Tuesday, 13 October 2015

Renaissance France - Anne of Brittany IV

From the Grand Heures of the Duchess of Brittan
Death of a King
After the death of the Dauphin the court returned to Amboise where Anne was forced to watch her husband conduct his infidelities. Charles even chased after Anne’s maids of honour; no doubt Charles position made him attractive to women despite his being described as
‘A repulsively ugly little man betraying a character not much better than his physique.’[i]
His contemporary Commines wrote of Charles;
‘The said King was never anything but puny man with very little sense, but he was so good it was impossible to behold a better creature.’[ii]
Charles’ licentious style of life was having an effect on his health. Nevertheless he was preparing for a second expedition to Italy to recover his lost crown.
On 7th April 1498 Charles received a letter from Savonarola demanding that Charles reform the church by force. He threatened Charles with the punishment of heaven if he failed in the task. Later that day Charles inspected the work being done on the chateau at Amboise with Anne and Jean de Resley, Bishop of Angers and the king’s confessor.
Charles was then intending to watch a game of jeu de paume and to get to the courts had to pass through the Galérie Haquelbac, which had very low doorways. Charles hit his head on one of the door lintels. He was stunned by the blow, but then went on to watch the game. While talking to his confessor Charles collapsed and died at 11 o’clock at night. He was only twenty-eight.
Obsequies for a Dead King
Cardinal Briconnet
Anne was prostrated by the loss of her husband, remaining on the floor of her suite for two days. Louis had already promised to ensure that Charles was given a good send-off but, as Charles had emptied the treasury, the funeral had to be paid for out of Louis’ own money. Imbert de Batarnay, one of the king’s counsellors wrote;
‘The Queen weeps incessantly and cannot be appeased. I think the King [Louis] will come and see her some day this week.’[iii]
Anne’s grief was assuaged by a visit from Cardinal Briçonnet and Jean Marre, Bishop of Condom. Anne spent £20,000[iv] on mourning clothes for herself and her court. She stayed at Amboise until May when she moved to the Hôtel d’Étampes in Paris in accordance with royal custom; 26,230 francs[v] being spent to renovate the building to allow Anne to live there.
The death of her husband meant that Anne was once again ruler of Brittany and Anne signed a decree re-establishing the Chancellorship of Brittany giving the job to Philippe de Montauban. Anne had not had much involvement in the affairs of her duchy during her marriage and now she appointed John IV Prince of Orange to administer the duchy on her behalf as hereditary Lieutenant General of Brittany.
Chateau de Brest
Anne also convened the Estates of Brittany and summonsed her principal Breton nobles, including the Lord d’Aigremont and her half-brother Baron d’Avaugour, to entrust them with the governorships of the principal towns of the duchy. Its defence was handed over to Pierre de Rohan-Gié the Maréchal de Gié. Anne ordered production of a gold coin bearing her name and she placed her squire Gilles of Texue in charge of the Château de Brest.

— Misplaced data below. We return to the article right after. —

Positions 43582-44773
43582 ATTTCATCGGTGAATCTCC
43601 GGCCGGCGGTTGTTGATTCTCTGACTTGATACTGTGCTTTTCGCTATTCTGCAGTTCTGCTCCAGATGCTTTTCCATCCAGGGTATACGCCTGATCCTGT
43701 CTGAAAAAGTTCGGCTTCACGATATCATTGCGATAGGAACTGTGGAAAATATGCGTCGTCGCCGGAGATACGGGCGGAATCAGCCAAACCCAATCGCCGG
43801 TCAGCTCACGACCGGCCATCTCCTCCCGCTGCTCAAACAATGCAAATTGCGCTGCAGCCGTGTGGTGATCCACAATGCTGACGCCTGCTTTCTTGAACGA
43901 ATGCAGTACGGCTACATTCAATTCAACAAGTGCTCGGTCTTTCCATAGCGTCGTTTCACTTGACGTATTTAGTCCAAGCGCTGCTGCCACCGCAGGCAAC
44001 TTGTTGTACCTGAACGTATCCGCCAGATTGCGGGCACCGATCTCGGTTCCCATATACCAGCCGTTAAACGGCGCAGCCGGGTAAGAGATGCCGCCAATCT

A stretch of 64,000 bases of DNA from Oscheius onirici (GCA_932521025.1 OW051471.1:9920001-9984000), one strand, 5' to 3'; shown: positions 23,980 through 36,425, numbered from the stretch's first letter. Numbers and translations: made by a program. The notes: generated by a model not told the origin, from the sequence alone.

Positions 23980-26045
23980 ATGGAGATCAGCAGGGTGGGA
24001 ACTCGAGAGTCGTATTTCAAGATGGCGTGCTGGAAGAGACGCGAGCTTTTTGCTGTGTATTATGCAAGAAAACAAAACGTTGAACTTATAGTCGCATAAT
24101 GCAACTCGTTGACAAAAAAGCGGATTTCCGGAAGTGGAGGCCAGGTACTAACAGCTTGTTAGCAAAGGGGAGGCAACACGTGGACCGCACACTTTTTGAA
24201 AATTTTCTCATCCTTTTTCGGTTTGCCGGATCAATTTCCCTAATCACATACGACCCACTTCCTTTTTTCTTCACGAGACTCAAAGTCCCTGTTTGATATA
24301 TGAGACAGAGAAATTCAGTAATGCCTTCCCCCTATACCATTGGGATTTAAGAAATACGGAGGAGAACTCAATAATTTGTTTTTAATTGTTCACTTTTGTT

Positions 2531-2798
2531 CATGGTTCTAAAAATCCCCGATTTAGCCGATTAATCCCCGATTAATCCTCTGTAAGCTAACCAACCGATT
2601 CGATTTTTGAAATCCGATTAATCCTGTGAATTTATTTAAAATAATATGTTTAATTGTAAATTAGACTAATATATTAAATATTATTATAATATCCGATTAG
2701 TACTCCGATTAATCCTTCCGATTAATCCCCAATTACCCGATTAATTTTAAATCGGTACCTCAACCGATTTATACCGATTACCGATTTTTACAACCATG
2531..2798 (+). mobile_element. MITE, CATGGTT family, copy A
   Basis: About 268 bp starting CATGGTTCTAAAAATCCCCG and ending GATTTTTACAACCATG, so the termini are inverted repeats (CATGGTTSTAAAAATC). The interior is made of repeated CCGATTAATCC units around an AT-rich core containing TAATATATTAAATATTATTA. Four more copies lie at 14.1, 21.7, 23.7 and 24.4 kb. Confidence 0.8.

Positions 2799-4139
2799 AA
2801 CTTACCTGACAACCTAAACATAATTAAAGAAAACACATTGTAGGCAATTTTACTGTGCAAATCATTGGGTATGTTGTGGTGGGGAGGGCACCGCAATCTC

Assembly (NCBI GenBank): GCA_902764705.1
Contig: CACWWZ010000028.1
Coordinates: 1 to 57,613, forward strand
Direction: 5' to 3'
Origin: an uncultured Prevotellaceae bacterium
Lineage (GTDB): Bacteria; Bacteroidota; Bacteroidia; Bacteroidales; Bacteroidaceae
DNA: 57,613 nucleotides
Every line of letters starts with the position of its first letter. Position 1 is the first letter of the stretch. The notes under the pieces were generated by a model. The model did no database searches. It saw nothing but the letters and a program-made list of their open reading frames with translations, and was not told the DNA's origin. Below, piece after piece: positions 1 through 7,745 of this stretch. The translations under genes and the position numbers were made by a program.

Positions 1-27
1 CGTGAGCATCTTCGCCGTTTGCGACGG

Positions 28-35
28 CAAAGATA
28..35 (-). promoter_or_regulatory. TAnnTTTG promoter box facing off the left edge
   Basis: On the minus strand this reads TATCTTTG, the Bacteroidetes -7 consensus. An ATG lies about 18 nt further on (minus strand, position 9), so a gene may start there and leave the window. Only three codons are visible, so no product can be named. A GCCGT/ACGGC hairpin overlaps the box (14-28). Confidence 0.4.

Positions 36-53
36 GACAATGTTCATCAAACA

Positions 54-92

An Agreement Between Peers
On 15th May Anne met with Louis who confirmed that his forces had, in the main, departed from Brittany. Although there were disturbances at Brest and St Malo, where the French captains had refused to obey.
The new king, the 36 year old Louis was physically unattractive and subject to frequent bouts of ill-health. He was a keen huntsman and undertook much violent exercise. Louis was determined to marry his cousin’s widow, to keep the Duchy of Brittany under the control of the French crown.
Following the formal visit in May there were numerous meetings between Anne and Louis and on 19th August two decrees were issued; in one Anne agreed to marry Louis if he could remove the main impediment to a marriage between them; Queen Jeanne. In the second decree Louis agreed to return Nantes and Fougères if he and Anne failed to marry within the year.
By the terms of the agreement with Charles VIII, Anne was obliged to marry the new king or the heir and the heir presumptive was François d’Angoulême[vi] who was only four years old.
Jeanne de Laval
 Anne apparently believed that she would become queen again;

‘I have enough confidence in my star to believe that I shall become for a second time Queen of France.’[vii]
In the middle of August Anne left Paris to return to Brittany; she had an escort of 100 Breton archers.
Anne had already summonsed the Estates to attend her in Rennes. At the end of August Anne arrived in Laval where she stayed for several weeks with Jeanne de Laval, the dowager Queen of Naples. Anne arrived in Nantes in October where she was greeted with joy. During her stay in her capital Anne’s old governess Françoise de Dinan died.
Invasion of Burgundy